If you're willing to rely on an online service (and don't mind one that is pretty picky), the DNSSEC Checker will warn (among other things) about zones that don't use NSEC3.
To check by yourself, simply query a non-existent domain and look for either an NSEC or NSEC3 resource record in response. An example query would be
dig +dnssec -t any xyzzy14.sdsmt.edu (for a zone using NSEC3) or the same query at
xyzzy14.berkeley.edu to see NSEC records.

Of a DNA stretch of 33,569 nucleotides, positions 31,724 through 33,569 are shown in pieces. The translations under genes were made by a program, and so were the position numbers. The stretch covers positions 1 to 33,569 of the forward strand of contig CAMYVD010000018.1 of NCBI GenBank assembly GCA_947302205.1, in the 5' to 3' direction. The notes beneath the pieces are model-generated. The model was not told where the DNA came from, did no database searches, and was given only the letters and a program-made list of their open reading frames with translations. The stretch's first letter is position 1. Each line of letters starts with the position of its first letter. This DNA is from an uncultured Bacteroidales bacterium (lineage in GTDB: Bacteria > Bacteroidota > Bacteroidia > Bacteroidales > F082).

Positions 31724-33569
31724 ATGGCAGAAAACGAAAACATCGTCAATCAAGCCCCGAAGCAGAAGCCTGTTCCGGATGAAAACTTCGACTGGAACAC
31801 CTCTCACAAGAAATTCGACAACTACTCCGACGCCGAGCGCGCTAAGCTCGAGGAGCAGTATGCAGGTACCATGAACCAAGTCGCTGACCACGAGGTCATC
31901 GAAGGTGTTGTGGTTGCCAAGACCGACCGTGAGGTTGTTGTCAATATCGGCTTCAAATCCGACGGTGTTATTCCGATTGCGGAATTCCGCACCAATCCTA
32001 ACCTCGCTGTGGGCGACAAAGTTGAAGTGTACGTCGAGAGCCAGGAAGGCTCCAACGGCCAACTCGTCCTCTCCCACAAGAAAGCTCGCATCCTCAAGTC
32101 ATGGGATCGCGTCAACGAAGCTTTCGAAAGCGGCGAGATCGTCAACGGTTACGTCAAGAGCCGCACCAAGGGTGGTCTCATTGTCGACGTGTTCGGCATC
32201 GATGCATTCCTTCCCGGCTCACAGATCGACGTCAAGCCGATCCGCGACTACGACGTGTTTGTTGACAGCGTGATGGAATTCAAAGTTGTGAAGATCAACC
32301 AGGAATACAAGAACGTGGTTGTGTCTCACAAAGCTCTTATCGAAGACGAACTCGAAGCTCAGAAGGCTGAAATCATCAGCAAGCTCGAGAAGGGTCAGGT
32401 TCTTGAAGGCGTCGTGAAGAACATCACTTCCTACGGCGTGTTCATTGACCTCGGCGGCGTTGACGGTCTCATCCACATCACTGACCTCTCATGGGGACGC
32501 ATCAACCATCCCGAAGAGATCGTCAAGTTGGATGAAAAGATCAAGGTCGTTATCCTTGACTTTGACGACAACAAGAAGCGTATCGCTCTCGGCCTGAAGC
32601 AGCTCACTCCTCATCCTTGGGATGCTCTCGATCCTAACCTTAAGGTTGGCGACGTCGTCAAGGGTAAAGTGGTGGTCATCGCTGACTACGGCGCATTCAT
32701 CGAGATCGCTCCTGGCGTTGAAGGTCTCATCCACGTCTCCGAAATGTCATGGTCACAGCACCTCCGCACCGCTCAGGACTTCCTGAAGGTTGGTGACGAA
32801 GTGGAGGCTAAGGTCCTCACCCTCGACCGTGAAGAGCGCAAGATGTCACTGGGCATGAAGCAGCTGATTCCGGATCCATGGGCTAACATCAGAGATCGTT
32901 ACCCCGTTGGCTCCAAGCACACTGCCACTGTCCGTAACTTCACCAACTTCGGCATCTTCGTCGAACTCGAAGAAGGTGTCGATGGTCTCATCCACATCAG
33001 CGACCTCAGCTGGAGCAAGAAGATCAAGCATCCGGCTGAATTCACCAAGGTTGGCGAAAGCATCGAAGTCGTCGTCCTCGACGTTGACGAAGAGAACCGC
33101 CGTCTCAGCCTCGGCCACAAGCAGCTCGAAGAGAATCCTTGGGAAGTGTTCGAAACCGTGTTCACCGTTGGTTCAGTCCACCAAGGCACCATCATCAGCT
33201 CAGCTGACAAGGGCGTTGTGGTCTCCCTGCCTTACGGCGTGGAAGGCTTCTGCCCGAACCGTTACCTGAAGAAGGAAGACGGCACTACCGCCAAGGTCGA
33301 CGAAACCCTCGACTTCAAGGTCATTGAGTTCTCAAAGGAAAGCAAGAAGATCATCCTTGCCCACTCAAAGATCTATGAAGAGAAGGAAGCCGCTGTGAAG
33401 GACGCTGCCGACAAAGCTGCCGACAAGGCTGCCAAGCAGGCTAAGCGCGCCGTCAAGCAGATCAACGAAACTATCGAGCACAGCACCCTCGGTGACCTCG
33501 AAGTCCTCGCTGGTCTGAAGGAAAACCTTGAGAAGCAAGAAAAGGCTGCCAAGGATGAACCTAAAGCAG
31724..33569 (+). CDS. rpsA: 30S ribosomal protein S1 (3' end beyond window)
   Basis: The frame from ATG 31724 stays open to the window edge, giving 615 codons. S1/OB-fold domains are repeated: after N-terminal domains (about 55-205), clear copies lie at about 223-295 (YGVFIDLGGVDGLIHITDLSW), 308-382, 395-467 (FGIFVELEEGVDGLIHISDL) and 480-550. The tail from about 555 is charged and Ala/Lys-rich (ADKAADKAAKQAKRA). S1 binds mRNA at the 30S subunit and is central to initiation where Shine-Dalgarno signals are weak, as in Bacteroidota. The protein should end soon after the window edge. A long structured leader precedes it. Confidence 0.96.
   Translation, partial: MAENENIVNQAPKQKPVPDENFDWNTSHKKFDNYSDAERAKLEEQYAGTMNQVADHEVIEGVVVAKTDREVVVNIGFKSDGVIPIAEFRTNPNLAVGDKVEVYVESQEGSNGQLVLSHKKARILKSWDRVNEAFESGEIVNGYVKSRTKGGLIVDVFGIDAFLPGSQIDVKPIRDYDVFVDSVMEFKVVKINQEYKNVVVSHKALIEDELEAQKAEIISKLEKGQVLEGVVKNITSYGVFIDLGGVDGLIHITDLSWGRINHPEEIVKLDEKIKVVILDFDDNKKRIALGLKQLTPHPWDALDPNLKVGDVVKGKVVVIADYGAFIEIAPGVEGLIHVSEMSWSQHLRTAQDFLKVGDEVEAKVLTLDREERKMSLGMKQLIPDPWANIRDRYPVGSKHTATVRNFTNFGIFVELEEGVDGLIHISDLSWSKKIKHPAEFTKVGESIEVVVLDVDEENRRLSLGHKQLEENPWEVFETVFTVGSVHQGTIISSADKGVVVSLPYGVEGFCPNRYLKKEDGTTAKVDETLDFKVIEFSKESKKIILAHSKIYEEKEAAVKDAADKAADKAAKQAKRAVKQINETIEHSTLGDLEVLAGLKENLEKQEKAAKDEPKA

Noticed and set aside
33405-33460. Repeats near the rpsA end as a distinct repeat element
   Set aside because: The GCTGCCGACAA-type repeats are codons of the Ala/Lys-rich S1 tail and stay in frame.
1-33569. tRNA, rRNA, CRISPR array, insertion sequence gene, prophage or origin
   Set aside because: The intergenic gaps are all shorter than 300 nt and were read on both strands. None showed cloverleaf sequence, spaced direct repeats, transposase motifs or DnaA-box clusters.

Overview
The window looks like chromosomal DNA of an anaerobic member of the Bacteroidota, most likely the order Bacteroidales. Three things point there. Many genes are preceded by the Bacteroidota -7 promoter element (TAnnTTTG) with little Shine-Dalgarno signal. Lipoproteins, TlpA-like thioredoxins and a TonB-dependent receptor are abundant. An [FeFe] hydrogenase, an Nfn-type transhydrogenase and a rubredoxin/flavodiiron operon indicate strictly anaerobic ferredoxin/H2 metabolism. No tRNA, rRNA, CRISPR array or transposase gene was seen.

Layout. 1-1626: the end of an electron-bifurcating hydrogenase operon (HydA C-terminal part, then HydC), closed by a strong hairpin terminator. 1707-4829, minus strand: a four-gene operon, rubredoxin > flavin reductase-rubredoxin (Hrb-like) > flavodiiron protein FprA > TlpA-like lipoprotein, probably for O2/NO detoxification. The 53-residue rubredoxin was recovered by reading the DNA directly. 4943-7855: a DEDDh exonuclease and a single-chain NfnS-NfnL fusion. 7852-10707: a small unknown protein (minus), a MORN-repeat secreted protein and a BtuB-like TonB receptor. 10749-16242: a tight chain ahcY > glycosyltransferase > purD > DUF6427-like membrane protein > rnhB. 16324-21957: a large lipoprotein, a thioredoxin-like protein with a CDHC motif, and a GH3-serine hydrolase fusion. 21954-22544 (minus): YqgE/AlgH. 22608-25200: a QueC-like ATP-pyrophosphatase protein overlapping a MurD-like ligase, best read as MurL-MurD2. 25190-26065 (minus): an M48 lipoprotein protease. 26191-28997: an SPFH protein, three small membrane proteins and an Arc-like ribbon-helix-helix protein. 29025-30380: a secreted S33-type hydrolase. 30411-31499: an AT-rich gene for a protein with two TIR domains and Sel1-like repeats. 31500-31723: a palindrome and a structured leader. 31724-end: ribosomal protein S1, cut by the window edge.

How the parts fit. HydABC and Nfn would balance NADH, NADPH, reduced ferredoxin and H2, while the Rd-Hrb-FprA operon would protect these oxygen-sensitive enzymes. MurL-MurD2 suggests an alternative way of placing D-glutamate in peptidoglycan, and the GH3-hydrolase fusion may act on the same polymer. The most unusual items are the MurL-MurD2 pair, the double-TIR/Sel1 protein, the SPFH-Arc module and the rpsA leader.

Also, note that NSEC3 does not fully protect DNS zones from being enumerated. Indeed no DNS server has ever been immune to that, since attackers can always do a dictionary attack by just querying for names they think might be there. Use of NSEC3 allows an attacker to speed up the dictionary attack and do it more privately offline. They retrieve all or most of the NSEC3 records by querying for non-existent domains, and thus get the hashes of all the hosts in the zone. They then do an offline brute-force attack on the hashes. Tools even exist to do that, e.g. nsec3walker. But NSEC3 is still much harder to enumerate than NSEC, and you can set the iteration count for the hash to a high value if you want to make it more expensive.